The central themes of The Whitewashing of the Yellow Badge are the attitudes, behavior and actions of gentile towards Jew in postwar Germany. The analysis focuses on antisemitism and developing philosemitism in all aspects of life in the Federal Republic - a focus neglected in earlier works and critically important to the understanding of Germany after 1945. Topics include: occupiers and Germans - the Jews caught in between; American military government and German antisemitism; antisemitic and philosemitic stereotypes among blue-collar and white-collar workers; and, the political role of antisemitism and philosemitism in the formative period of the Federal Republic. This detailed and informative text is essential reading for anyone interested in Jewish and/or German history in the twentieth century.
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Text: English (translation)
Original Language: German
Arnold Paucker, Director of the Leo Baeck Institute
In recent years we have been living with a deeply disturbing historical revisionism which often borders on the provocative. The denial, by a minority of historians, of the uniqueness of the Nazi crimes against humanity and the uniqueness of the Holocaust in Jewish history has given respectability to popular prejudices which have recently surfaced in Germany and elsewhere. Any reader of this book by Frank Stern, which deals with the period immediately following the defeat of the Third Reich (described by many Germans even today as 'the catastrophe') cannot fail to perceive the connection between the attitude of a substantial section of the defeated German population in 1945 and the current outbreaks of xenophobia, witnessed with such conternation by Germans democrats. Latent prejudices and half-suppressed attitudes still persist, only needing to be re-activated for a new generation seeking an outlet...this book is strongly recommended reading for those who question these reflections provoked by Frank Stern's sombre survey of the years which followed the collapse of the Third Reich....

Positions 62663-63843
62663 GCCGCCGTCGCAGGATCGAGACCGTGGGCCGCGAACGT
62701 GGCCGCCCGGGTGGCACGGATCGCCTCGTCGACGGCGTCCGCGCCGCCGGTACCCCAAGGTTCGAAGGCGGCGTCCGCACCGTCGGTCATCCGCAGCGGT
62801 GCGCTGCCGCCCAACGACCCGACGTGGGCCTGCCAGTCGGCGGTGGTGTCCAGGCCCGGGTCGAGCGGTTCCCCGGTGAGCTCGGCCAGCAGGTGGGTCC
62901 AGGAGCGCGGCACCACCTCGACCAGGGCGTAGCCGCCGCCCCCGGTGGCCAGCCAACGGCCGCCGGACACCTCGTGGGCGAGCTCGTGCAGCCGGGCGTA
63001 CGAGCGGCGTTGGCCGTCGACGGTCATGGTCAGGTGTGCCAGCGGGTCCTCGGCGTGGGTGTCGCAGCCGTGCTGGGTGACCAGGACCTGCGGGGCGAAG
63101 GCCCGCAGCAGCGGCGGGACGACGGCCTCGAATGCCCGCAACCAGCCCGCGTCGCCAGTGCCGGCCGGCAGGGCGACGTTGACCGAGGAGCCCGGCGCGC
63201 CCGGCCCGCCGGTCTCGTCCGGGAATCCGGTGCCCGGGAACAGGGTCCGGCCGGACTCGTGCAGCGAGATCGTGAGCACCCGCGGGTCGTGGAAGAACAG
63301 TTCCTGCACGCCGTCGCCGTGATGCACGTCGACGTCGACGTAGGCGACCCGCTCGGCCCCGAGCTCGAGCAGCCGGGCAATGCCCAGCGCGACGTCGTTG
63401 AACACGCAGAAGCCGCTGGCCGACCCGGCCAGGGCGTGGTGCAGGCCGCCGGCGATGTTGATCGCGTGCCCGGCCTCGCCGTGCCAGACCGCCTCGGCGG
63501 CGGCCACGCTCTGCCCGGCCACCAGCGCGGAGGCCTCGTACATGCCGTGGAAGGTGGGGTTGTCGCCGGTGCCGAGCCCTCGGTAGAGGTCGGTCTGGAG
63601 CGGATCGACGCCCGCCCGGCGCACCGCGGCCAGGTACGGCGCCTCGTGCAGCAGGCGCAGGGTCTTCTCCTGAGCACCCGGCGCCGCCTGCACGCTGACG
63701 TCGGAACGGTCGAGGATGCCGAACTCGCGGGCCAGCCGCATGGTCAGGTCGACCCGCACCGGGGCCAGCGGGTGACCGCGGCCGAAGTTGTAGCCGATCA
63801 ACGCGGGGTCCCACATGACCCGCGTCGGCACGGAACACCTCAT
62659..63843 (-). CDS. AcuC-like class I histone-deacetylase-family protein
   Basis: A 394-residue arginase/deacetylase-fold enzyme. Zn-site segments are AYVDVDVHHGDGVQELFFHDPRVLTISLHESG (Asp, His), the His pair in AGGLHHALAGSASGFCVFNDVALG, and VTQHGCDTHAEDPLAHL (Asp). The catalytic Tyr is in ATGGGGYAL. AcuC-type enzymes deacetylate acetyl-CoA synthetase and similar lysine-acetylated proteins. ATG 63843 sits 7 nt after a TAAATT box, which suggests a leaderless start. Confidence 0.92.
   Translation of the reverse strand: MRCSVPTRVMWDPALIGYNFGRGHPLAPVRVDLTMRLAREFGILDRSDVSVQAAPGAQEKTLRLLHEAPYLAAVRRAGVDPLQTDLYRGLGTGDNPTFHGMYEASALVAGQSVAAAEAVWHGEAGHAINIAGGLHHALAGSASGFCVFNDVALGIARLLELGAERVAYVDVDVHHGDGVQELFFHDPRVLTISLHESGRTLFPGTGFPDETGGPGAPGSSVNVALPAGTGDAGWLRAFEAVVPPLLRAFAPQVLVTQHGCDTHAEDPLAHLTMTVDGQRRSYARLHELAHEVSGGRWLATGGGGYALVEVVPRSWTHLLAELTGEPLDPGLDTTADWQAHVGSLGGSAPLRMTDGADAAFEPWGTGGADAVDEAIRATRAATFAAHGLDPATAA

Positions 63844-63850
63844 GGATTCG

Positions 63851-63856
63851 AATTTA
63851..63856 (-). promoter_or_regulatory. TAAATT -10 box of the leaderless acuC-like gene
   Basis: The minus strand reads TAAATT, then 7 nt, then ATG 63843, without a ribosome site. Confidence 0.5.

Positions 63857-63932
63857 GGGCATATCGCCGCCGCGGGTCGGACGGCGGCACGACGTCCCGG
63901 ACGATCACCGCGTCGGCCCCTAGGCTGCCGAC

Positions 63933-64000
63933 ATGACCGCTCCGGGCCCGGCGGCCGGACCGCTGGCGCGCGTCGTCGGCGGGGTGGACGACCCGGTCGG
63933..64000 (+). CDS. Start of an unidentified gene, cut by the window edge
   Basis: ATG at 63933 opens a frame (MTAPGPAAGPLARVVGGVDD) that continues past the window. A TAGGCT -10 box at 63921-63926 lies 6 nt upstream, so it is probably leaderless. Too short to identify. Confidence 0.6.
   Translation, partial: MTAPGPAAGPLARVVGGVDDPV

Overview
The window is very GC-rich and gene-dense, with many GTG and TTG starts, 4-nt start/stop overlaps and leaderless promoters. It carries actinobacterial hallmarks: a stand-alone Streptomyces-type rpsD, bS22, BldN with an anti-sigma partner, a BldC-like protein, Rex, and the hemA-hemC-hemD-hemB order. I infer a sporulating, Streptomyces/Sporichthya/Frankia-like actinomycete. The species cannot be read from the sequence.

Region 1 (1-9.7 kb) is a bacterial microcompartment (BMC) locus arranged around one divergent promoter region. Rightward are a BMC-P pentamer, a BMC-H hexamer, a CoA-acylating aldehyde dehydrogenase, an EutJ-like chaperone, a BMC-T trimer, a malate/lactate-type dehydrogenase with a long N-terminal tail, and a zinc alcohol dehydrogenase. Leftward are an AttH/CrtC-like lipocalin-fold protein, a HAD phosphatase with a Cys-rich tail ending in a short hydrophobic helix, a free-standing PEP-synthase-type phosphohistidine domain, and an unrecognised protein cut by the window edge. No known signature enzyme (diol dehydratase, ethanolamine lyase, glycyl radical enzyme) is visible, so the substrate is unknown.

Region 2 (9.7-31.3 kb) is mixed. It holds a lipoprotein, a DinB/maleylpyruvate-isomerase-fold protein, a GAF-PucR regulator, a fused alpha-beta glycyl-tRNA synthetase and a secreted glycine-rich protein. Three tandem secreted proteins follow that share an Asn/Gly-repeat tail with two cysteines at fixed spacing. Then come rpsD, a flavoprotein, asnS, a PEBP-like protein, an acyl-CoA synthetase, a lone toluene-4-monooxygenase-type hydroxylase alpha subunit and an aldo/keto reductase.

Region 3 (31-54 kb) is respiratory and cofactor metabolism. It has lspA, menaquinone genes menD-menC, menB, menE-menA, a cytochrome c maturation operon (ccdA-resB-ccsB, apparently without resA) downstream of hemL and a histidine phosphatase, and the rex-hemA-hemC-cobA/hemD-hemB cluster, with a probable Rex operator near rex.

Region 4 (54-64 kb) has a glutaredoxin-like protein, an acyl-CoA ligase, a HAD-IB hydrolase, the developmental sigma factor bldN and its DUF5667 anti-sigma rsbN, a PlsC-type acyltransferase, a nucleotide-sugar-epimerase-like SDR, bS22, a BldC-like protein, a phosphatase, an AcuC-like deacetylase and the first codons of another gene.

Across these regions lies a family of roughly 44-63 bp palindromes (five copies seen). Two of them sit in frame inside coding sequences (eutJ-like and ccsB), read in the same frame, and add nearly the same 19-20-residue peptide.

German Historical Institute London Bulletin Vol 15, No1
Frank Stern...makes a thoroughly convincing case that many of the difficulties in modern relations between Israelis/Jews and Germans stem from the failure of Germany in the immediate post-war period to eradicate properly the Nazi and antiSemitic values of the 12 years to 1945.
The Times Higher Education Supplement
Aubrey Newman, University of Leicester
This volume is indeed timely. It gives ample evidence for all assertions it makes, and gives an important re-assessment of the extent to which Allied policies at the end of the war were, or indeed could have been, successful in their aims of re-education and democratisation.
Jack Zipes, University of Minnesota
As a historian, Stern is meticulous in his research and has uncovered a wealth of documents and material...crucial reading if we want to grasp what is unique about German history, without succumbing to myths and legends that engender a false sense of nationalism.
The German Quarterly
John S. Conway, University of British Columbia
No one can have any illusions about the difficulties involved in re-establishing German-Jewish relations in the initial years after the Holocaust... Frank Stern...whose writings have already appeared in a wide variety of journals, has conveniently made his analysis of these issues available in a competent English translation.
German History 11/2
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